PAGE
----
The close of the “Influence” section of the movie is a good time to take stock of an important trait of our main characters. In addition to all of the other ways that Jake and the young woman compare and contrast, they are also very interesting examinations of comfort zones and how they affect relationships.
Jake clearly has a tiny comfort zone. This is someone who doesn’t stray far from the world he grew up in, to the point that his entire intellectual history can be housed in a “boyhood room.” His imagination is constrained by his tastes. He admires a painter, so he attempts (badly) to imitate him. He grows up as someone who memorized the Trivial Pursuit Genus edition card set — and spends his leisure time at trivia contests. He’s adopted his dad’s taste for Broadway show tunes.
The young Jake does not live in his parents’ house, but he’s trapped in it. He can’t escape his mother’s opinions, and can’t shrug off his father’s casual emasculation and stubborn know-nothingness. He can’t even escape the flash-forward judgments of young women who only know him in his elder janitor form. It’s no surprise whatsoever that an older Jake would flee back to this home, he is comforted by it, horrors, disappointments and all.
The young woman, on the other hand, lives bravely outside of her own comfort zones. She barely seems to remember where it is she grew up and doesn’t mention her family at all. Intellectually, she shape shifts from one area of expertise to another without concern for others judgments. She feels completely comfortable taking up debates in Jake’s place and arguing with him on the side of his intellectual superiors.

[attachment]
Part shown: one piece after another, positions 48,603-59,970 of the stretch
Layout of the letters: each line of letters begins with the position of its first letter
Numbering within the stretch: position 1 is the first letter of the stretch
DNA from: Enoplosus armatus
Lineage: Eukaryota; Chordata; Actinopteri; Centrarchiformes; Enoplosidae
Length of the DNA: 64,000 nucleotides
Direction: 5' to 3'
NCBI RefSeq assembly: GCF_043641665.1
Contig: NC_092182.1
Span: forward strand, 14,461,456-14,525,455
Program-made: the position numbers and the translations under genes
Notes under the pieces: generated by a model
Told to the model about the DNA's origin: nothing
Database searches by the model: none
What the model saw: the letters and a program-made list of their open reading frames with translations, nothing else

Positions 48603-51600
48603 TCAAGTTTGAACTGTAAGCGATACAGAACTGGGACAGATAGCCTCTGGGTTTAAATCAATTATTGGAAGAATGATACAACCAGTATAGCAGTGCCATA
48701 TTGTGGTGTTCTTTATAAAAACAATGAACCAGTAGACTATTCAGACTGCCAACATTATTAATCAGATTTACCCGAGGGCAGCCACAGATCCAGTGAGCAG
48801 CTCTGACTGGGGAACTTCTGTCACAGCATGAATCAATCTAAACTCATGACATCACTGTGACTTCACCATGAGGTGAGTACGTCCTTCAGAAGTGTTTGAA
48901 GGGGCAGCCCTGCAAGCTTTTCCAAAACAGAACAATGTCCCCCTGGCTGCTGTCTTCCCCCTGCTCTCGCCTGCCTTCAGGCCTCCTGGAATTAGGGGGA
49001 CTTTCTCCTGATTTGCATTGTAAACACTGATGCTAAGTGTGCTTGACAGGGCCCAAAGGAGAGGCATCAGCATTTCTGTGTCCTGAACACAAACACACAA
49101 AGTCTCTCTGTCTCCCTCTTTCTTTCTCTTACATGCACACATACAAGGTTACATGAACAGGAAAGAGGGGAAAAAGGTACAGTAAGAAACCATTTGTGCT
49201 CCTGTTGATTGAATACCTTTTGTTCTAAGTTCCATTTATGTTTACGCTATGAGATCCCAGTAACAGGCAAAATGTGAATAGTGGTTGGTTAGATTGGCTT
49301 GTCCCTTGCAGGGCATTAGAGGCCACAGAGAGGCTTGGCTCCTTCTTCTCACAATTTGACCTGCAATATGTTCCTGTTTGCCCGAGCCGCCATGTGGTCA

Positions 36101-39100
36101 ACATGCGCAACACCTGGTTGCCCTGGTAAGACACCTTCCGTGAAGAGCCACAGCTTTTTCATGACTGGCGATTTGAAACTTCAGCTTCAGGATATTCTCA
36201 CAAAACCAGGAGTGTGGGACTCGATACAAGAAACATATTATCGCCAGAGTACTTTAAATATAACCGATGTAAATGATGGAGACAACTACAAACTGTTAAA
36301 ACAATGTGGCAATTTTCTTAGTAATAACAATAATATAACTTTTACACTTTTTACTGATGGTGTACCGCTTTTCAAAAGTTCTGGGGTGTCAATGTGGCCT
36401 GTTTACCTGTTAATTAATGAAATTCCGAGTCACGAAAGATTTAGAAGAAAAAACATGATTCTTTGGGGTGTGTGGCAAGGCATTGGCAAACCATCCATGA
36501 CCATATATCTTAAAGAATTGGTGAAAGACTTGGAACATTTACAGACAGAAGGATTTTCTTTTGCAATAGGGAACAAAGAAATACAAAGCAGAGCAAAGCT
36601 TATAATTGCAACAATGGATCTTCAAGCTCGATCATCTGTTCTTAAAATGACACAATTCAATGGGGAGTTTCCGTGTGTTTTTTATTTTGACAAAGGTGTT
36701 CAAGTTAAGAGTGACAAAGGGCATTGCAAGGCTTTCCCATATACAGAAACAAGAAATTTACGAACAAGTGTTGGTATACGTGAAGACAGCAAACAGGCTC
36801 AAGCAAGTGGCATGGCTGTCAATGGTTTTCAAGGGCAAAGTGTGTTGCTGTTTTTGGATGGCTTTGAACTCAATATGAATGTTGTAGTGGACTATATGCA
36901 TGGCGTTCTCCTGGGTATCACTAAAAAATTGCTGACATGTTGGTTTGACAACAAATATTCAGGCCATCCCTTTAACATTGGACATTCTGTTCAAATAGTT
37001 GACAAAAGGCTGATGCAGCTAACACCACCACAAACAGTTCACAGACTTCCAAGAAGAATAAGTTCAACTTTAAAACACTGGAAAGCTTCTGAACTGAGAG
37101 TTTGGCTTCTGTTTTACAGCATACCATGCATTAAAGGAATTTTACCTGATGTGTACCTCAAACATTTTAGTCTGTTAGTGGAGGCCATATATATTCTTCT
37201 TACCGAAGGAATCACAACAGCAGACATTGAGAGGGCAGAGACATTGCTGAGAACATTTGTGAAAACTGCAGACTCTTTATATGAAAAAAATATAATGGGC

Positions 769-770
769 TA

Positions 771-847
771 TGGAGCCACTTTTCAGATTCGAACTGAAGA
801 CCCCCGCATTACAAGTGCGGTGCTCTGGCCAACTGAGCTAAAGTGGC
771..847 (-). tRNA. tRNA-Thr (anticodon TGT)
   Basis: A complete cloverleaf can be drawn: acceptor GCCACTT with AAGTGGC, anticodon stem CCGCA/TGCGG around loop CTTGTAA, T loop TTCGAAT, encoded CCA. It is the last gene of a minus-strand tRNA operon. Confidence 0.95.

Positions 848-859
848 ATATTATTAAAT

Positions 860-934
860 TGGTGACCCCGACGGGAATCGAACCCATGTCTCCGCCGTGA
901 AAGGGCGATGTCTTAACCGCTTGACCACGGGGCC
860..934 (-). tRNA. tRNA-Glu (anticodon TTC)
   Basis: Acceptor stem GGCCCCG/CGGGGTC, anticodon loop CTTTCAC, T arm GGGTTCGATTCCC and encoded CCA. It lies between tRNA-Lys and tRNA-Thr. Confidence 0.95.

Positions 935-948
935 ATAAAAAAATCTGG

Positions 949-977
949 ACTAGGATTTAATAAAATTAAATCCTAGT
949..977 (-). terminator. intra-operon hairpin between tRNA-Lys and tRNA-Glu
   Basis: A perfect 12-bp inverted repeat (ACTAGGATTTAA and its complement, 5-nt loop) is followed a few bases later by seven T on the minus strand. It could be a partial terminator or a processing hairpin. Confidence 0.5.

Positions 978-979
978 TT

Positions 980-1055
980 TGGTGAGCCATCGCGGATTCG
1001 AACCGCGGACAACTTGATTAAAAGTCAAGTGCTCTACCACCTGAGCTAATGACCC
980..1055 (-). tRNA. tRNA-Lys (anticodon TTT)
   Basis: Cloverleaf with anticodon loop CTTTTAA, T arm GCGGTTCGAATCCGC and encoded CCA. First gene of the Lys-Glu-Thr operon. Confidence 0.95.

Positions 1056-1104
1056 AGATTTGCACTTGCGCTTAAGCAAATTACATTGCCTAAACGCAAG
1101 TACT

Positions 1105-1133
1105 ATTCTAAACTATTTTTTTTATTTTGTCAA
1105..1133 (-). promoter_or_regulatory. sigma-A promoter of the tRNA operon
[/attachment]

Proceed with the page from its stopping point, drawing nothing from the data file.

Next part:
Even with this great effort to prove and maintain her independence, the young woman faces a grave threat — stepping out of your own comfort zones sometimes isn’t enough if you’ve decided to take on a partner in life too attached to theirs. In instances like these, the lowest common denominators tends to win out and the partner with the smallest comfort zone wins. The young woman sees that Jake’s choices and non choices will soon become hers. She too will be trapped in his childhood house, with his childhood room, and his artistic disappointments and unprocessed resentments towards all the people, especially women, who have judged him as strange.
The New Yorker review of “I’m Thinking of Ending Things” by Richard Brody, makes some astute points about how Jake is doomed to be a terrible partner for the young woman. However, I don’t fully buy Brody’s argument that Jake will inevitably fail in a crucial moment. Rather, I think Jake is a doomed partner because he refuses to be influenced by the young woman. He doesn’t see her as an inspiration to set his sights beyond the cramped world he inhabits. Jake is overjoyed to show off the young woman as evidence of his worthiness, intellectual and otherwise, but defers to her in much the same way his mother deferred to him, fully accepting his inferiority while quietly demanding she shrink herself down to live in the tiny universe he’s capable of inhabiting.
It is therefore up to the young woman to free herself from this tiny, suffocating universe and find a way to be seen without Jake. This turns the second half of the movie into something akin to “The Wizard of Oz,” with both characters being pulled towards the high school and the janitor. While Brody sees the confrontation at the end of the film as evidence of him putting the young woman in harms way, I see it more as a matter of deliverance.
The movie climaxes with the young woman talking to the janitor in the hallway, rewriting her relationship narrative and being seen by him as a fully autonomous person. But I’m getting ahead of myself now. There’s much more on the white snowy (as opposed to yellow brick) road ahead, and all of these challenges do nothing to shake Jake’s worldview. Then again, they aren’t his challenges.